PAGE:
Among the curries, amidst the soups and around the stir fries, pad Thais and fried rice, one dish sits at the top for locals in Thailand, and quite possibly attains the same spot in Laos, Cambodia and Vietnam.
Som Tam, or Tam Som, Papaya Salad or Pok Pok: many names, even more varieties and capable of satisfying millions at any time of day or night. Costing as little as 10 baht on the streets to 300 baht in restaurants that base their whole menu on this one dish.
There is unlikely to be such a dish that causes so much consternation, conflict and controversy among Thai concerning which vendor, city, town or auntie produces the best-balanced plate of papaya salad.
Aside from the touch of artistic and dramatic license in listing the above nouns of dispute, it is a big deal. In keeping with Thai cookery tradition, however, the artistic license that one can apply to this dish like any other plate of Thai food results in different outcomes. Notwithstanding, there are some base ingredients that almost all parties can agree upon.
Green (unripe) papaya, garlic, chilli and shrimp paste make up the nucleus of this punch-packing plate. The addition of pla ra or padaek, fish sauce, tomatoes, preserved crab, peanuts and long beans (comically translate into Tua Fak Yao, if you like that sort of elementary play-on-words) can often all be found on the same Som Tam sellers stall for one to ask to be added into the mix.
The term Som Tam, or Tam Som in Laos, translates into Sour Pounded and they are pounded together in a mortar and pestle. Alternatives to the unripe and sour papaya can be carrot, cucumber, banana, mango, tamarind and lesser-known fruits such as Krathom (Santol) and Som O (Pomelo). It’s necessary to point out that all fruits and vegetables that are used as a substitute to the staple papaya all tend to be unripe when used. This allows them to stand up to the pounding process and causes them to part with their sourness.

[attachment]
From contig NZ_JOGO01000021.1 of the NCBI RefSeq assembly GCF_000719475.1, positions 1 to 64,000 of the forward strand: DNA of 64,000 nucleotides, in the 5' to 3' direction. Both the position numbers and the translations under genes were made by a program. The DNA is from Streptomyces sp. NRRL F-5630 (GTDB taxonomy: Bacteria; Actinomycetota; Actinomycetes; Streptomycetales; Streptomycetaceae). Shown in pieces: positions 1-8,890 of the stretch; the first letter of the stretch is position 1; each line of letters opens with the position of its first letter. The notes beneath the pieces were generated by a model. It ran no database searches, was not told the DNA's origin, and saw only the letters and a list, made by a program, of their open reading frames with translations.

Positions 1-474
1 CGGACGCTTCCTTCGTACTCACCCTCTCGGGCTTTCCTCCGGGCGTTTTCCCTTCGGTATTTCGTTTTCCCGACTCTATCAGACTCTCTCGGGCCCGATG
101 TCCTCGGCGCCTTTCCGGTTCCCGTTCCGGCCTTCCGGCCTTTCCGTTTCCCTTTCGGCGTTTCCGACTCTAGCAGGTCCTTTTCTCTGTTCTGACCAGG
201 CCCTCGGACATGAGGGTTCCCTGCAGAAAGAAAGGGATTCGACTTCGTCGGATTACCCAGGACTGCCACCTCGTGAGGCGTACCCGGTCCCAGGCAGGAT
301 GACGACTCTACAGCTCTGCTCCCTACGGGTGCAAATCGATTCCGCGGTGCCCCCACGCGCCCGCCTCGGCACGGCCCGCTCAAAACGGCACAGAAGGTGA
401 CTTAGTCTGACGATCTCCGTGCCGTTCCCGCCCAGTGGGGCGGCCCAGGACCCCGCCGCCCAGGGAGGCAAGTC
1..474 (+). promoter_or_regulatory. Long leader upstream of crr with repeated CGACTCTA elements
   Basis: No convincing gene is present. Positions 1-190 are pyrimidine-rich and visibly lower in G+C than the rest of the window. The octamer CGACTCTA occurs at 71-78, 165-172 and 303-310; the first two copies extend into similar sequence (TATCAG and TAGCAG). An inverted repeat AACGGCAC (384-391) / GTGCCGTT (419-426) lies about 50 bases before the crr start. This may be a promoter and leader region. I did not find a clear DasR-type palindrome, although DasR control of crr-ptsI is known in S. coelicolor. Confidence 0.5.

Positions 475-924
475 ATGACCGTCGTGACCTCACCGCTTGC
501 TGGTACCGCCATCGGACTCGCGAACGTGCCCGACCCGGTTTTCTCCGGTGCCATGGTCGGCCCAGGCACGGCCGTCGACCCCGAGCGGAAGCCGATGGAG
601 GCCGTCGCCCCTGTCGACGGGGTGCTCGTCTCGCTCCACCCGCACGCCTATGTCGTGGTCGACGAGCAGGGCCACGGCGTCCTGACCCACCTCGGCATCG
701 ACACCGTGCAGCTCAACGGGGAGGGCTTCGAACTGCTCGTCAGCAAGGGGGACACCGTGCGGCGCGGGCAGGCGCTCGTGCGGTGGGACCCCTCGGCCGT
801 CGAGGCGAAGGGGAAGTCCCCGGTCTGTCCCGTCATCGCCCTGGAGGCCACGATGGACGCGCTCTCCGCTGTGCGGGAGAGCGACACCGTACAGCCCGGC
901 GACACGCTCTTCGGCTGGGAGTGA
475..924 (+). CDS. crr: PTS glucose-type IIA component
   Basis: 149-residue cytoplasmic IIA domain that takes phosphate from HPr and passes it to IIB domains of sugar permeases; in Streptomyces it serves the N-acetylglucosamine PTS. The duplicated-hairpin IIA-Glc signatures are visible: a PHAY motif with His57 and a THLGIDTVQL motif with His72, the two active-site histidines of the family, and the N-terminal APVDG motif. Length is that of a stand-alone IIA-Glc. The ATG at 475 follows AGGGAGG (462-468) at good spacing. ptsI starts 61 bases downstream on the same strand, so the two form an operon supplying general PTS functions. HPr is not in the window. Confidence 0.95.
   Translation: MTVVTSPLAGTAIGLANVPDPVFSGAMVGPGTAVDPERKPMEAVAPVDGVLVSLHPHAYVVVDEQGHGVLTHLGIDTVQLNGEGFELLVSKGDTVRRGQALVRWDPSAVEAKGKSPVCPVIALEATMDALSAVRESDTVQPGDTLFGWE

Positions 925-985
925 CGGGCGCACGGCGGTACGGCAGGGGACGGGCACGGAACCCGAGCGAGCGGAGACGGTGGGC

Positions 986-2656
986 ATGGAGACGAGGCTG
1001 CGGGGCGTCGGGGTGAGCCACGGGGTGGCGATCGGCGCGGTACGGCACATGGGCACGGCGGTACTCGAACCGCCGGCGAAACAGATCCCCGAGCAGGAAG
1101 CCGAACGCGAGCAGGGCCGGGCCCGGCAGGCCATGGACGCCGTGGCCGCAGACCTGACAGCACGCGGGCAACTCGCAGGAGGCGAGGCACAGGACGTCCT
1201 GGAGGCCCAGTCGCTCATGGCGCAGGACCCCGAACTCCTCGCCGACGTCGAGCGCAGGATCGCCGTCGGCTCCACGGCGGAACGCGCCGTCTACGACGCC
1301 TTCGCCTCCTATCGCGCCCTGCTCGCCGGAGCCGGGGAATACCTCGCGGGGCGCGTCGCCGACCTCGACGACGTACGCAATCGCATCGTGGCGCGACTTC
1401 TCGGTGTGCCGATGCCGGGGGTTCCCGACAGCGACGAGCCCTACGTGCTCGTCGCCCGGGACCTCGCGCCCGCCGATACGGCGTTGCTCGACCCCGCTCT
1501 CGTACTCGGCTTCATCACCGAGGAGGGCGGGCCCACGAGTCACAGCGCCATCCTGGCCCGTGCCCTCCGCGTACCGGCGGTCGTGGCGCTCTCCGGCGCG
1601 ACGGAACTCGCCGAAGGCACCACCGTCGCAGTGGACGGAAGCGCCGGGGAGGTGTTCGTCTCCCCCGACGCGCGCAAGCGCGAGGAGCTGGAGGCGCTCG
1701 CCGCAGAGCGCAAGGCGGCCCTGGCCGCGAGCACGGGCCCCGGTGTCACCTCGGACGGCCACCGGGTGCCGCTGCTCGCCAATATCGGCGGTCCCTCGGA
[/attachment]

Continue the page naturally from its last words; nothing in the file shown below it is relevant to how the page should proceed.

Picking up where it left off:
Another cause for dispute are the unknown facts concerning the evolution and revolution of the dish. Culinary academics tend to agree that it originated in the Isaan and Laos area of Northeastern Thailand and that green papayas were used because they were in abundance. It was spicy and sour, like a lot of Isaan dishes and began to evolve as Isaan workers migrated to other parts of Thailand.
An Explosion of Spices
Bangkok was said to be introduced to this dish as early as during the reign of King Rama II (1809-1824), when Isaan workers came to the capital for work and bringing their own recipes with them. This was when it was sweetened, using palm sugar and tomatoes. Since then, it has spawned hundreds of varieties, thousands of shops and millions of adoring followers.
Som Tam usually comes with sticky rice and sides of raw vegetables that help mitigate the spicy punch. Serve it alongside grilled chicken for a simple yet special main meal.